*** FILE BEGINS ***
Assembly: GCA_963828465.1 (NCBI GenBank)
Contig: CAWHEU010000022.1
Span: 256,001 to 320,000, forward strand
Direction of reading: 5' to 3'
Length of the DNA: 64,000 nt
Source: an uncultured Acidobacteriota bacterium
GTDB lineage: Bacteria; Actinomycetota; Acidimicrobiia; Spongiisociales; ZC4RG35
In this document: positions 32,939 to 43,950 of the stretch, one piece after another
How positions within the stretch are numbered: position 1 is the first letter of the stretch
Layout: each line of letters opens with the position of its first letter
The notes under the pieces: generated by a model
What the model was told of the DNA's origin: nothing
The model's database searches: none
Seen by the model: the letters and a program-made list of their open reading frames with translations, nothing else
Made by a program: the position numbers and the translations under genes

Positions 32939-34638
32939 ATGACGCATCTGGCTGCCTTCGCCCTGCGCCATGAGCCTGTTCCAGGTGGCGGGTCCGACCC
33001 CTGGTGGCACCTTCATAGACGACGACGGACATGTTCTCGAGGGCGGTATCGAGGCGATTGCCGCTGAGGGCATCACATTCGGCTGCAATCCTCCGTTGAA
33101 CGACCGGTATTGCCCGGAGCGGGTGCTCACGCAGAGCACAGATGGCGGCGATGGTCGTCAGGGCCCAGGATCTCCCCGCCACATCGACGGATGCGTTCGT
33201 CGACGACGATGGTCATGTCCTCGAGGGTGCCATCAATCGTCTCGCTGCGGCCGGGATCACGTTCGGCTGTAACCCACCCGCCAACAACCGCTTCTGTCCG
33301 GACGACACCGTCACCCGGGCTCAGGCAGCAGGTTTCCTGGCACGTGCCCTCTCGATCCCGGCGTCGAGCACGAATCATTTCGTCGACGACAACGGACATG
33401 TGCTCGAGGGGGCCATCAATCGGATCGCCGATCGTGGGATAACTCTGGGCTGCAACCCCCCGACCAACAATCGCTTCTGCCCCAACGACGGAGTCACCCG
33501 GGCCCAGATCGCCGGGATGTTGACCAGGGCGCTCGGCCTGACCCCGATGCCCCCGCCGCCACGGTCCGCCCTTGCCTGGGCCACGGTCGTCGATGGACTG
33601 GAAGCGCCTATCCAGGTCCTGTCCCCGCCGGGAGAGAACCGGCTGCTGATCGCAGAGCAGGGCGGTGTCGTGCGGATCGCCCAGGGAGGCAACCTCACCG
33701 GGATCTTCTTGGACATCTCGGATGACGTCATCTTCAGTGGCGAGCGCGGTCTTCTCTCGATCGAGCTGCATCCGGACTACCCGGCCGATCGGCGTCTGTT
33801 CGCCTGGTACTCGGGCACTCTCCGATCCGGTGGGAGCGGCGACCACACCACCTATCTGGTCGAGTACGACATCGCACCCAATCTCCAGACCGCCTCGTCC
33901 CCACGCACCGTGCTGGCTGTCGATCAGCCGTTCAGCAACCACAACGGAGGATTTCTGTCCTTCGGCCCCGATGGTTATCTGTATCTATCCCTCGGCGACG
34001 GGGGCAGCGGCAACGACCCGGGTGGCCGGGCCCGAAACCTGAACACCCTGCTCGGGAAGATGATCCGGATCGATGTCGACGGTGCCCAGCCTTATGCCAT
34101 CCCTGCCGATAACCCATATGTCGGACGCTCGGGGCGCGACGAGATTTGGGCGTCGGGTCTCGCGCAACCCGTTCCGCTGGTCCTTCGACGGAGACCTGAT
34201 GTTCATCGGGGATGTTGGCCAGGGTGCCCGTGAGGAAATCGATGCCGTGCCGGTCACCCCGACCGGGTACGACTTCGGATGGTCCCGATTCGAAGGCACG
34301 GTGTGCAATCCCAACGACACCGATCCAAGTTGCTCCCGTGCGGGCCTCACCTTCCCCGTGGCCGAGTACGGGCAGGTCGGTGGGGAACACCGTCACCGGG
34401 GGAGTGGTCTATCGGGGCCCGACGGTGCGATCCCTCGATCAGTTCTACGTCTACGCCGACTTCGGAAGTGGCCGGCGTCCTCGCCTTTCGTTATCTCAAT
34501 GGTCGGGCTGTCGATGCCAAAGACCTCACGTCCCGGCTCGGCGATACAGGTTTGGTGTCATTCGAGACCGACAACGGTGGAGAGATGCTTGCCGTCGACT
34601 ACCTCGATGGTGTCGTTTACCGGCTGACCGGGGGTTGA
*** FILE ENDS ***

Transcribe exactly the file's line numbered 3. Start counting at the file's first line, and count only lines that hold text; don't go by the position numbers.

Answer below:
Span: 256,001 to 320,000, forward strand